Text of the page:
Nov. 9, 2018
Kenya is such a varied origin it is not hard to find something you like from the diverse regions here. I'm here before the main harvest but some early crop coffees are cupping very well. Bad news is that the weather hasn't been cooperating as harvest draws near.
The focus on Nyeri county coffees has broadened among specialty coffee buyers as the politics of the area interfered with the trade. We still buy Nyeri for sure but have also entered a buying relationship with some pretty spectacular coffees from Kiambu, Kirinyaga, Muranga and elsewhere.
Rather than rehash the specifics, I'll focus on the discoveries of quality coffee from other regions than Nyeri. The benefit here is that farmers from all over have the opportunity to get prices for their coffee that they couldn't expect previously, and exporters who want to separate them into microlots rather than bulk them all by region.
Coffee cherry getting ripe but not quite there. Ruiru 11 Variety
As I said, I'm writing this from Kenya after visiting coops and small farms for several days. It's generally too early to cup main crop coffee; I'll return in the first months of 2019 for a cupping-focused trip. I'll also be back in December to see the core part of the main harvest.
But this trip as the very first pickings are occurring is very informative. I can see the farmers who are prepared, who have taken good care of their farms, and others who have let things slide. It helps me to focus where to spend my time and energy for the later trips, and where I might find quality.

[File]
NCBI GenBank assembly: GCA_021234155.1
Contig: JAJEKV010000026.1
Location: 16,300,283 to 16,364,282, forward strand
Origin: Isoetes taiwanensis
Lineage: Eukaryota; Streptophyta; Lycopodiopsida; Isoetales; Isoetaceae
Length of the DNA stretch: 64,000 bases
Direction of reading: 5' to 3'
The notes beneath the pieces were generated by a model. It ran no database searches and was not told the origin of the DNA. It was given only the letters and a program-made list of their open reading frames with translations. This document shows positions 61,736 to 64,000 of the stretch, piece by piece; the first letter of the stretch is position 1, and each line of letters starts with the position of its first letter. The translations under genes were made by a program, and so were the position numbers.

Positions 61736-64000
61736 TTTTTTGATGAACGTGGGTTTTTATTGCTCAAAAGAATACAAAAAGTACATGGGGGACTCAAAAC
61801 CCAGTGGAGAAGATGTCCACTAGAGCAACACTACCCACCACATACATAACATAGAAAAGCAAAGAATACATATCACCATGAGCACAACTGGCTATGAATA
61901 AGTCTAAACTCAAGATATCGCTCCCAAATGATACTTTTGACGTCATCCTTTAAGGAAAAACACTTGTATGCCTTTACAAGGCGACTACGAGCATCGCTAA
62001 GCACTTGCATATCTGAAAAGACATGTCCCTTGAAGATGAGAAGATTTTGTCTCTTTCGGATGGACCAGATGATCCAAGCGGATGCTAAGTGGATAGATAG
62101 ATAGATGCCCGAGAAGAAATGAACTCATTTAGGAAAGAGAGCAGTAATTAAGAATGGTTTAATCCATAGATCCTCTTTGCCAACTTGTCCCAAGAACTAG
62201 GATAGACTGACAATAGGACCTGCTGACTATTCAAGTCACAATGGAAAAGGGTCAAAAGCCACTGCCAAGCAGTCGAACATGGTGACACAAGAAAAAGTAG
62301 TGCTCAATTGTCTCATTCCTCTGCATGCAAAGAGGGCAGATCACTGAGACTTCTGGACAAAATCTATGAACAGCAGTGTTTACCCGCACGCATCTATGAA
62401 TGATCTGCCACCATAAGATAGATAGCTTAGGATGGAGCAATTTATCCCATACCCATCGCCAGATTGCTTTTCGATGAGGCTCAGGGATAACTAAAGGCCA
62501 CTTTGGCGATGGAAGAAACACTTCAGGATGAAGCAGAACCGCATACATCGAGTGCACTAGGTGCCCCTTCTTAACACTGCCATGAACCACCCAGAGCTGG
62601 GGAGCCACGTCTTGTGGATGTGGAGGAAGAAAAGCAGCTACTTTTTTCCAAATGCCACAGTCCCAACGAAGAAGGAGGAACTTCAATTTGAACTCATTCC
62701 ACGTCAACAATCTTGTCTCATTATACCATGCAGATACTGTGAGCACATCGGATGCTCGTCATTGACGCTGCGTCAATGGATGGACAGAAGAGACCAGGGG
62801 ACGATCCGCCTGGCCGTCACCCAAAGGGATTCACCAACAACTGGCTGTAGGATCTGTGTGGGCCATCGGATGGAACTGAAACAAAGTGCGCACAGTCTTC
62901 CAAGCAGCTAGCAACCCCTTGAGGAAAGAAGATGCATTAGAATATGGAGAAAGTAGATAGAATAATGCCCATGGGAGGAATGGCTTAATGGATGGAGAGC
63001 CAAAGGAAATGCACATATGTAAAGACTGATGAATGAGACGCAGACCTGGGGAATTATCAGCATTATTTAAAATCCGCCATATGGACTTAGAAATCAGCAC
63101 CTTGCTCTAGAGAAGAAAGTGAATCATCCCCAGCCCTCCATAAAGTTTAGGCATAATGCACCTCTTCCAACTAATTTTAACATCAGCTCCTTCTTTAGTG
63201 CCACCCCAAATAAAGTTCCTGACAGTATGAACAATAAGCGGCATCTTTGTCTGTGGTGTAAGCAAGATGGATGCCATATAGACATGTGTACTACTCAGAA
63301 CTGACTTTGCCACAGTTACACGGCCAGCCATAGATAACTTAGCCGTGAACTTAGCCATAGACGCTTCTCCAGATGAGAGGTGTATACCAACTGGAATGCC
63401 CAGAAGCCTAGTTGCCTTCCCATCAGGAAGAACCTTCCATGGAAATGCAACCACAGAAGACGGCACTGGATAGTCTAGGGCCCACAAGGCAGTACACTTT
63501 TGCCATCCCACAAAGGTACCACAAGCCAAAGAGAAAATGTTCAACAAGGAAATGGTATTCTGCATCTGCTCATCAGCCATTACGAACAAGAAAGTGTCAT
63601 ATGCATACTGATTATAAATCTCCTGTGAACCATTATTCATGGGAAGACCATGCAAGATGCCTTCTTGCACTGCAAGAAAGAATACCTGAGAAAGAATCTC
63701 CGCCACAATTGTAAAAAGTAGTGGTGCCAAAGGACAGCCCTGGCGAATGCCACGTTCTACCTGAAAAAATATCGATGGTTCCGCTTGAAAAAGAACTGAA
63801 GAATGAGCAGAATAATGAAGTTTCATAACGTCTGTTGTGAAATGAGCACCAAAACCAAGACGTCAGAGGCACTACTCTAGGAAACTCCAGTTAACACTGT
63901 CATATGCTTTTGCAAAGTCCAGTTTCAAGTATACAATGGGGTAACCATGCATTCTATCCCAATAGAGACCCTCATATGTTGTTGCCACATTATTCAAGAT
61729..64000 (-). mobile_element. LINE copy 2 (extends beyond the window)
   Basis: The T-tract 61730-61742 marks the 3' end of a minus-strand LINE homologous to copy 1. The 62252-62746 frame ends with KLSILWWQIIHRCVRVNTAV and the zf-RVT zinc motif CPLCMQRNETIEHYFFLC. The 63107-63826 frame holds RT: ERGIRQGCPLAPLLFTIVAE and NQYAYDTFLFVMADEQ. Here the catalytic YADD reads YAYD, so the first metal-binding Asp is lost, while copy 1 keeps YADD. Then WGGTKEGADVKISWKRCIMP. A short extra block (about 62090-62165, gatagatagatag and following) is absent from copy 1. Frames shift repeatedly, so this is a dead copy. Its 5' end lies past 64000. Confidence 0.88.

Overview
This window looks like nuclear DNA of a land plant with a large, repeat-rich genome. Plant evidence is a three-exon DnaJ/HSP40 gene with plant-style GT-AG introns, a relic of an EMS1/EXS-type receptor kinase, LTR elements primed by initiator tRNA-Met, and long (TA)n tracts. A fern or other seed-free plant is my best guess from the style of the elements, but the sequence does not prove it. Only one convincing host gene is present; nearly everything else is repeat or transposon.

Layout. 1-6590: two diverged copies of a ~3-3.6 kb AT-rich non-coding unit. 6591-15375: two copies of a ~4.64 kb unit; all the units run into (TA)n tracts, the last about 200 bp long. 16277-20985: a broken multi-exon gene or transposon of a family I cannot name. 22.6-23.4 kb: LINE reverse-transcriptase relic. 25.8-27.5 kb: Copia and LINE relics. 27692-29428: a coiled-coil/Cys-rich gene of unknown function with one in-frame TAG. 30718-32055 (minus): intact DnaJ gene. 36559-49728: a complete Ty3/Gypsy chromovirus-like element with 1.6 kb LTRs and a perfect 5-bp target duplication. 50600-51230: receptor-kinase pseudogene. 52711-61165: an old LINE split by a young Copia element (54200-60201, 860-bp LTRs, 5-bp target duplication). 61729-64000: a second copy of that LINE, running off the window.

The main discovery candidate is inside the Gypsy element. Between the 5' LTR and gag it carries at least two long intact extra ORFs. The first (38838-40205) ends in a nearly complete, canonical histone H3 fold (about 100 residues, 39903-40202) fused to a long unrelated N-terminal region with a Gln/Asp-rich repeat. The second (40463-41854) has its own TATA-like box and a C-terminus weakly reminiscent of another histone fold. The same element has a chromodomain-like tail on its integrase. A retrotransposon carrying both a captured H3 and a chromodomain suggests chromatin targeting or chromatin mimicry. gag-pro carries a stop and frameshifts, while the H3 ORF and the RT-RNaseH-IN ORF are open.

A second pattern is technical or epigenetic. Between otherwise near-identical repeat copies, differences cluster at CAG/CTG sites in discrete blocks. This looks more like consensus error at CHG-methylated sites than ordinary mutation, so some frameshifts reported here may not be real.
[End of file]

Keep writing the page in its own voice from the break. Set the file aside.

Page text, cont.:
A bright spot is some farms we bought from last year in Kiambu. This county is known for its huge estate farms. I wasn't even aware of how many small farms (shambas) there are in Kiambu until our exporter partner enlightened me by making a series of farm visits a couple years ago.
Since then I have visited farms located at altitudes I didn't think were found outside of Nyeri, and farms with old SL varieties.
Weather has been odd in Kenya as the main harvest approaches. A period of drought stressed the trees and flowering looked quite good. A degree of stress like this, if not too severe, is a good botanical trigger for flowering. And heavy flowering means good fruit set and lotsa coffee.
But then came unseasonable rains which brought on intense roya and berry disease. If farmers didn’t react quick they lost out. One oddity is also a lot of “ears” on the drying beds. These are formed by enmeshed seeds, one inside the other. They are large beans but hard to roast and it means less AA coffee. It’s not good news for farmers.
"Ears" are enmeshed coffee seeds, one wrapped around the other. They are not necessarily taste defects but are hard to roast well.
We buy coffee in varied ways from Kenya. We always seek continuity with farms and coops. We want to buy the same coffees and maintain a relationship... the issues are that farmers here tend to flip flop a bit. They may have a good agent for their coffee and a good buyer, but the grass is always greener somewhere else.
I respect that, and it generally has little to do with the end buyer, like ourselves. It has to do with the competition by the marketing agents to secure coffee.
There is intense competition to get farmers into contracts to deliver coffee to a particular mill and particular exporter. I would love to say it's all fair competition and that it benefits the farmer. It's more complicated than that though.